Friday 9 December 2016

Diversity is rewriting the rules of politics everywhere you look

Published 09/05/2016 | 02:30

Veteran socialist Eamonn McCann, who was elected to Stormont this week Photo: Niall Carson/PA Wire
Veteran socialist Eamonn McCann, who was elected to Stormont this week Photo: Niall Carson/PA Wire

Diversity is the new politics. Not just in Ireland, but everywhere, it seems. Diversity in every direction too: Independents, Greens, Sanders socialists, Trumpiteers, Brexiteers, ScotsNats - you name it, change and fragmentation of the political map are everywhere.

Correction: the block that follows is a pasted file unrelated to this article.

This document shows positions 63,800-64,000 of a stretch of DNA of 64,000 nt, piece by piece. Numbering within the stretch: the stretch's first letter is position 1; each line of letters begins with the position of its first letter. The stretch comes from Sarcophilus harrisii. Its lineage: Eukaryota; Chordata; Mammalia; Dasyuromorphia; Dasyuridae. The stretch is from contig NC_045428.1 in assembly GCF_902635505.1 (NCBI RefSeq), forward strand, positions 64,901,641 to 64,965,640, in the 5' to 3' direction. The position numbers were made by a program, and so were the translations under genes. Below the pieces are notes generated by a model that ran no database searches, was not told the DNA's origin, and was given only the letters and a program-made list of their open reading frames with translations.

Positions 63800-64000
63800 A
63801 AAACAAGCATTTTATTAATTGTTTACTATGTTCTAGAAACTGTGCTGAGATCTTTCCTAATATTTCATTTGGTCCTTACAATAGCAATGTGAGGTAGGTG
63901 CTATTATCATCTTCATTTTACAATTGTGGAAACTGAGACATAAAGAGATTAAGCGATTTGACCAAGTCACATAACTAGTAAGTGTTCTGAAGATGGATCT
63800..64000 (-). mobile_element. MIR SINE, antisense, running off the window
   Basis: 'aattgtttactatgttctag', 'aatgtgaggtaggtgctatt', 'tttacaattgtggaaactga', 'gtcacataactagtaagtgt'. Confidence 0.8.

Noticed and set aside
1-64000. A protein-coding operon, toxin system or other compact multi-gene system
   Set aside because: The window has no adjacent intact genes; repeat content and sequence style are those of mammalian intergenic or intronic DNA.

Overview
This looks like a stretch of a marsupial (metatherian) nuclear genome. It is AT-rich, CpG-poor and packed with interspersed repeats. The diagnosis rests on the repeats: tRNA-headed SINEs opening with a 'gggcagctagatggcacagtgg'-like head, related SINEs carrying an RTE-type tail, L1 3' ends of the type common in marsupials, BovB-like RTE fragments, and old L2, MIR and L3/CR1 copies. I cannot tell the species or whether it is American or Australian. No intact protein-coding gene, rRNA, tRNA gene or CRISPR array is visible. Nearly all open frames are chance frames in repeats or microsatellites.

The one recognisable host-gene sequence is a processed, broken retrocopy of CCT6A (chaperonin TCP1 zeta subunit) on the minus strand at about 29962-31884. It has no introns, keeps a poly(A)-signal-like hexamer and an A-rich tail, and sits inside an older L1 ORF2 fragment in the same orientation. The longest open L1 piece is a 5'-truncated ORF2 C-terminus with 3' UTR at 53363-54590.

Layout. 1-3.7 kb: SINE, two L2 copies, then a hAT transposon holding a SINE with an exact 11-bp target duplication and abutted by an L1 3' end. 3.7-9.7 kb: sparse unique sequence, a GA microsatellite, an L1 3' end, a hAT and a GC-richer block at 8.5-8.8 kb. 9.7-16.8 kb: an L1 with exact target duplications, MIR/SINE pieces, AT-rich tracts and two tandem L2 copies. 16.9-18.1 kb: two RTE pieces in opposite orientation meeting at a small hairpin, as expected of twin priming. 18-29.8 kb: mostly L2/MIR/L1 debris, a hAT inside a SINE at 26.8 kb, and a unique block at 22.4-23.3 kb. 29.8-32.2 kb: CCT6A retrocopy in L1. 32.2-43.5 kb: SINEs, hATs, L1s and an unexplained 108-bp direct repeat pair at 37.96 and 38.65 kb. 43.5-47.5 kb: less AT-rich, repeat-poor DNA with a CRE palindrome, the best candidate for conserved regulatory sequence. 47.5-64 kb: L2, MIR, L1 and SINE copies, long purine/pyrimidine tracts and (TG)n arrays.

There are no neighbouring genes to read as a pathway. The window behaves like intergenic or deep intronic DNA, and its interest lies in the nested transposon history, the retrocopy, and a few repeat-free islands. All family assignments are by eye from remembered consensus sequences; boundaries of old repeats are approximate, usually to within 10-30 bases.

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Look at gender politics: then look at Scotland, where all three main parties are now led by women. Moreover, Nicola Sturgeon, Ruth Davidson and Kezia Dugdale all got there on their own merit - not a hint of strategic gender balance, or being put in place for reasons of tokenism.

And just to confound the rainbow-Left, Ms Davidson, the Scottish Tory leader, is both a cheerful lesbian and an affirmative Conservative. She has just "put the Tory party back on the map" in Scotland, leapfrogging over Labour's poor performance in third place. (Kezia Dugdale, the 34-year-old Labour leader in Scotland, needs to up her political game, however: by coincidence, she is also in a relationship with a woman, although beyond that statement, she likes to keep her private life private.)

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